What: A correctly made eggnog, made with a half gallon of store-bought or handmade eggnog (milk, raw eggs, and sugar), a half gallon of French vanilla ice cream, liberal amounts of dark rum or cognac, and a heaping of nutmeg.
Why: The story goes that eggnog’s name comes from the phrase “egg and grog,” grog being the most piratical term for a rum and water, and while that’s probably not true, this is the time of year for stories that might seem a bit suspect. There’s the one about a kindly preacher who, after being tortured, impaled, and fatally dehydrated, came back and forgave us our trespasses. There’s the other one about the single dram of oil that burned for eight times as long as oil can burn, in service of a banished people. And there’s still another about an overstuffed toymaker who glides a caribou-piloted sled silently onto the roofs of the world, clambers down chimneys, and lays festive offerings at the base of indoor fir trees. Not one of those makes a lick of sense. But that’s not the point. The point is that this is a time of year to put aside logic, and get together in celebration of family and untenable stories. And it’s also time to put aside the logic that raw eggs can kill you, that ice cream and rum can lead you to ruin, and that nutmeg is a psychoactive poison. Because man, they taste good together.
Impact: Sales of store-bought eggnog have quadrupled in the last 50 years, and yet stores will only stock it for about six weeks out of the year. Eggnog sales drop off a cliff the day after New Years. It remains one of the few beverages with a season, and for good reason. If you drank eggnog all year round, you’d quadruple too.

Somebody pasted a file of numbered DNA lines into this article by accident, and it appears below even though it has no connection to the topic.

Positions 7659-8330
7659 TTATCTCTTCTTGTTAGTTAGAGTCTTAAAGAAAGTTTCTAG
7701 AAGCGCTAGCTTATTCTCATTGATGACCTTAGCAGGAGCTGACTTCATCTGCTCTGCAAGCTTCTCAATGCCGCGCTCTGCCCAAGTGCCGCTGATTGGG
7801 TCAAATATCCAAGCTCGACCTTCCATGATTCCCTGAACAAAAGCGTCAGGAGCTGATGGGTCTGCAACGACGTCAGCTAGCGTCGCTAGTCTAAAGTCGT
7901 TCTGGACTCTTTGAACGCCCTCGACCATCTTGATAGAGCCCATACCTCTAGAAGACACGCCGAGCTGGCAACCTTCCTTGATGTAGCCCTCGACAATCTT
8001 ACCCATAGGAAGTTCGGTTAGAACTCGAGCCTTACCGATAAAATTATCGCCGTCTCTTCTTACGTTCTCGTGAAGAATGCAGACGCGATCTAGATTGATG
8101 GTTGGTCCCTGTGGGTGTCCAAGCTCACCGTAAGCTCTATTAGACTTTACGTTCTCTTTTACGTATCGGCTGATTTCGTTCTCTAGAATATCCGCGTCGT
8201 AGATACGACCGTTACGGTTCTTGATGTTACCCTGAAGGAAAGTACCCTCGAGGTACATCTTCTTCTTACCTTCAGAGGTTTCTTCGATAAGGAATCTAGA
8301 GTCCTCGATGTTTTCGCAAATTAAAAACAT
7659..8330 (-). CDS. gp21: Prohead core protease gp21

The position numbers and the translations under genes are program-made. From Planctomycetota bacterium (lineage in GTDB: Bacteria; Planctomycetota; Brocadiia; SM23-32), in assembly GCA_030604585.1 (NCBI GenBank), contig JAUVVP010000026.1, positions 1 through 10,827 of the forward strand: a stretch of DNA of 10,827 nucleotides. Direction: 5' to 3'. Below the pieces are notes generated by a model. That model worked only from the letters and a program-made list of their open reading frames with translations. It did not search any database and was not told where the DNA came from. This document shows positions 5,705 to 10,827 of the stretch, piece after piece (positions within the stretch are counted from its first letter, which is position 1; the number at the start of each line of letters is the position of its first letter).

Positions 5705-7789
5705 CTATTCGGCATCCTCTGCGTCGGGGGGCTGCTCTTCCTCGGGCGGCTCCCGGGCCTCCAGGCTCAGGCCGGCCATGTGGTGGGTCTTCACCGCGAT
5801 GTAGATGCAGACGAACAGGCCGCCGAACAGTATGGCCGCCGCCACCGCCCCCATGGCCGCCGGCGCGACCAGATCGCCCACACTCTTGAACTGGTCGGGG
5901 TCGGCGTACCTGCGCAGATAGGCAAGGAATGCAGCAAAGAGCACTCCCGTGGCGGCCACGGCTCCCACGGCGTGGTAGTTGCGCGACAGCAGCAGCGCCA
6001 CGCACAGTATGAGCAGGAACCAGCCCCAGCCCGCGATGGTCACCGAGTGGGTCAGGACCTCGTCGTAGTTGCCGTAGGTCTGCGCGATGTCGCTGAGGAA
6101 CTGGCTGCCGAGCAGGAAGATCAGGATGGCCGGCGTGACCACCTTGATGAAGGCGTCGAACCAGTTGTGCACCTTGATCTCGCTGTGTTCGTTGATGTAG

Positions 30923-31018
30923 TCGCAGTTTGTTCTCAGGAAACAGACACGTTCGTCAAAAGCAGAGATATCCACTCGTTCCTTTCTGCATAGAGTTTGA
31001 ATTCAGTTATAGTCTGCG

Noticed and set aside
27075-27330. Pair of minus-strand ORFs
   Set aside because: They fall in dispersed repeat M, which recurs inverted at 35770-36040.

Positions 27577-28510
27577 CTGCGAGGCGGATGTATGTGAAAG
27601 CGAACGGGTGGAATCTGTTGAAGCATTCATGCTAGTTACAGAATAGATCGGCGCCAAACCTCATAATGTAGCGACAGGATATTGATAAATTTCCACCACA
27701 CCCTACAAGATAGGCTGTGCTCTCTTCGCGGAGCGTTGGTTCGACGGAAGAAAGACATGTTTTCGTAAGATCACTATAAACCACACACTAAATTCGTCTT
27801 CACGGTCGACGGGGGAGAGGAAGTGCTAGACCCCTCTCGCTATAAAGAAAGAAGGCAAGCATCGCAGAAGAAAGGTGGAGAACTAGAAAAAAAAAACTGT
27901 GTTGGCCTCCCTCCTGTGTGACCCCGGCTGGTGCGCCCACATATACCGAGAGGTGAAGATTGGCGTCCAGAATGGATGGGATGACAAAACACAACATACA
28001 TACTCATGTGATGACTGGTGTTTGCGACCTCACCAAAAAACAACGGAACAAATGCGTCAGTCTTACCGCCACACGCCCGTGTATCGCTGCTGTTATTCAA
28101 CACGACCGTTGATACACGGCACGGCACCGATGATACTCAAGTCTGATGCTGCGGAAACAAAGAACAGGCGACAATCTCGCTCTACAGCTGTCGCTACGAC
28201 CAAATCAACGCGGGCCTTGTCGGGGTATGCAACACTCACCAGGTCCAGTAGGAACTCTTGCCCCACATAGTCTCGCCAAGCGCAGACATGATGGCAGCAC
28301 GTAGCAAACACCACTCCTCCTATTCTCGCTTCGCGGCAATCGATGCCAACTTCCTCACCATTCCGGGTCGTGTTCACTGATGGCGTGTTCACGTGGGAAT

Personal Connection: I have been making this for nigh on thirty Christmases, having been taught the recipe by my mom’s soon-to-be-husband Charlie. Evon doesn’t drink the stuff, so I often have to drink an entire gallon of ice-cream-infused eggnog by myself. I live a hard life.
Other Contenders: teaching children to gamble with a dreidel and chocolate coins; threatening children with captivity and devourment at the hands of Krampus, Saint Nick’s demonic sidekick; terrorizing children with Maurice Sendak’s tiger-people and giant mice at the Pacific Northwest Ballet’s production of The Nutcracker; laughing at children’s impossible task of memorizing “The Twelve Days of Christmas”; and, after all that, bribing those same children with presents so that they come to expect nothing less for the rest of their awesome lives.